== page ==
128 KM uzyskanych z litrowej jednostki to wartość która wrażenie robi dziś, a co dopiero niemal pół wieku temu! Pod maską odnajdziemy tu fascynujące odkrycie techniki – pierwszy zastosowany w samochodzie produkcyjnym dwurotorowy silnik Wankla. Potrafił rozpędzić się do 7000 tys. obr./min, zadziwiając kulturą pracy i osiągami. Również stylistyka tego niezwykłego coupe podkreśla, że mamy do czynienia z autem nietuzinkowym – oto Mazda Cosmo Sport. W drugiej serii zbudowano ich mniej niż 1200 sztuk, co czyni je dziś coraz bardziej poszukiwanym kąskiem na kolekcjonerskim rynku. Świeżo odbudowany, jeden z nielicznych egzemplarzy znajdujących się na rynku amerykańskim licytowany był bez ceny minimalnej i sprzedany został zaledwie za połowę prognozowanej ceny – 121 tys. USD.
13-15 August 2015
1971 Mazda Cosmo Sport
To be auctioned on Friday, August 14, 2015
$200,000 – $250,000
Sold for $121,000
Chassis no. L10B-11120
Engine no. 10A-2079
128 bhp, 982 cc twin-rotor Wankel engine with a single Zenith Stromberg carburetor, five-speed manual transmission, independent front suspension, de Dion rear axle, and front disc and rear drum brakes. Wheelbase: 86.6 in.
The first twin-rotor production car
Fresh comprehensive restoration by experts in Japan, using numerous rare NOS parts
Believed to be one of only a dozen in the U.S.
Well equipped, including factory air conditioning
Although Mazda’s reputation as a sports car builder is thoroughly cemented today thanks to the MX-5 Miata, the RX-7, and the RX-8, that was hardly the case 50 years ago, when the Japanese automaker defied expectations and displayed a prototype of its otherworldly Cosmo at the 1964 Tokyo Motor Show. Show-goers were undoubtedly wowed by the Cosmo’s space-race-inspired shape, but those who paid close attention found a highly innovative twin-rotor engine under its hood.
The rotary engine design, licensed by Mazda from Germany’s NSU (who held the patents), was developed over the course of the 1950s and early 1960s by German engineer Felix Wankel. Unlike a traditional piston engine, a rotary’s parts move by spinning in one direction. The result was an engine that boasted uncanny smoothness and terrific power from a compact design. Although NSU was first to market with a single rotary engine in its Spider, the German automaker’s effort was hampered by premature wear. Mazda, on the other hand, overcame this issue with a twin-rotor setup and a superior seal design that improved reliability and smoothness. To the uninitiated, to drive a twin-rotary powered vehicle is a revelation.
When it hit the market in 1967, the first Cosmo, later dubbed the Series I, boasted 110 horsepower and a 7,000-rpm redline from less than a liter of displacement—figures that impress today, let alone nearly 50 years ago. Underneath its sleek, futuristic sheet metal, the Cosmo was more of a petite grand touring coupe than an outright sports car, with its suspension’s progressive-rate springs tuned more for long-distance comfort than sharp-corner carving. The Cosmo was viewed by some as a smaller cousin to the Toyota 2000GT, but it made up for its size with its technological innovation and an unearthly ride.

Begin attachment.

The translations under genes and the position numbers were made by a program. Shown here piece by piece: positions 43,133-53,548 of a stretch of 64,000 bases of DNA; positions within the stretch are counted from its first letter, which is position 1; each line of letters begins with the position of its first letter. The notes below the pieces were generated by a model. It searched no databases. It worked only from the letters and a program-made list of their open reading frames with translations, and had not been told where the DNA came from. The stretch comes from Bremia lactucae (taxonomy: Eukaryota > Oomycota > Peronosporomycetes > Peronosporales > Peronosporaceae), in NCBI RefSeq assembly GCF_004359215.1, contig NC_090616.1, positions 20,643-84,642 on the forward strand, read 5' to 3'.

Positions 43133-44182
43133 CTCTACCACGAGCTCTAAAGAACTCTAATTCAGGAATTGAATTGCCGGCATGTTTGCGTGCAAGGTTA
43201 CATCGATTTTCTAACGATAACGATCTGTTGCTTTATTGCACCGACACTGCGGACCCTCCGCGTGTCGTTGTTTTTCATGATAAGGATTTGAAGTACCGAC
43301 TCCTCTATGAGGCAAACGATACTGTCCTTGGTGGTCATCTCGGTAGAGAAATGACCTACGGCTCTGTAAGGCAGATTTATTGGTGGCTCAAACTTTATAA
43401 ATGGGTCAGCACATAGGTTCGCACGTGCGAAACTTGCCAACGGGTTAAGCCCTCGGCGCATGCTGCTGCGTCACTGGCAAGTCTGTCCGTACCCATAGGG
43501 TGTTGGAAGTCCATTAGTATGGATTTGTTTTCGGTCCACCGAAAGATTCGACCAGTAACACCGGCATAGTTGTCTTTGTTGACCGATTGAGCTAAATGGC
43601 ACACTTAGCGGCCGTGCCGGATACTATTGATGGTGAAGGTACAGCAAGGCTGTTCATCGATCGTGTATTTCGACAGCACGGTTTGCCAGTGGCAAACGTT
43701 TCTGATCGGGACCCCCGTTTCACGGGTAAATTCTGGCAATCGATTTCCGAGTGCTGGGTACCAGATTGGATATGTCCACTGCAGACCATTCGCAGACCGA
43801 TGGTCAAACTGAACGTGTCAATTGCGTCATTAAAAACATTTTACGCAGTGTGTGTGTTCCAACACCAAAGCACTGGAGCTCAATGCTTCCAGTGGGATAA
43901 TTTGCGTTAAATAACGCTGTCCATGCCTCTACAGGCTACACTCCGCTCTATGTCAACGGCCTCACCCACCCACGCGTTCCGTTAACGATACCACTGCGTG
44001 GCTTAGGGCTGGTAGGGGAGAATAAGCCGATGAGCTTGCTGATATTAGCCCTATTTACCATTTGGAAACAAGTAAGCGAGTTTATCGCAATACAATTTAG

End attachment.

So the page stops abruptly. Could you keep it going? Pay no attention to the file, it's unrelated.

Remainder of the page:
Updated in July of 1968, the Series II Cosmo, known as the L10B, saw 128 horsepower extracted from its little rotary engine, plus an upgrade to a five-speed gearbox, and it now had a top speed of over 120 mph. The wheelbase had been extended by 15 inches (38.1 centimeters) in the rear for more cabin space and a better ride, although the overall length was unaffected. The brakes were now servo-assisted, the wheel diameter was increased to 15 inches, and a handful of cosmetic updates were adapted. Fewer than 1,200 were built, with all being right-hand drive for the Japanese domestic market (including a small number bound for Australia), before production ceased in 1972. Only a handful have been accounted for in the United States, with properly restored examples being difficult to find and appreciated by connoisseur collectors with a taste for the unusual (including, notably, Jay Leno).
This second-series Cosmo, freshly restored in Japan, has recently arrived in the United States for the first time. During the comprehensive work, the Mazda was expertly restored using many new old stock parts, resulting in a superb and correct example that is impressively detailed throughout and surely among the finest examples in the world today. There were few available options, the most desirable of which was air conditioning. This Cosmo is one of those so equipped, which is a godsend for its occupants given the car’s airy greenhouse. It is visually stunning, finished in the classic white over the standard black interior, which is accented by houndstooth cloth inserts to the seats and deep red carpeting.
This Cosmo is a terrific performing example of the first twin-rotor production car that helped define Mazda as a preeminent manufacturer of fun-loving sports cars.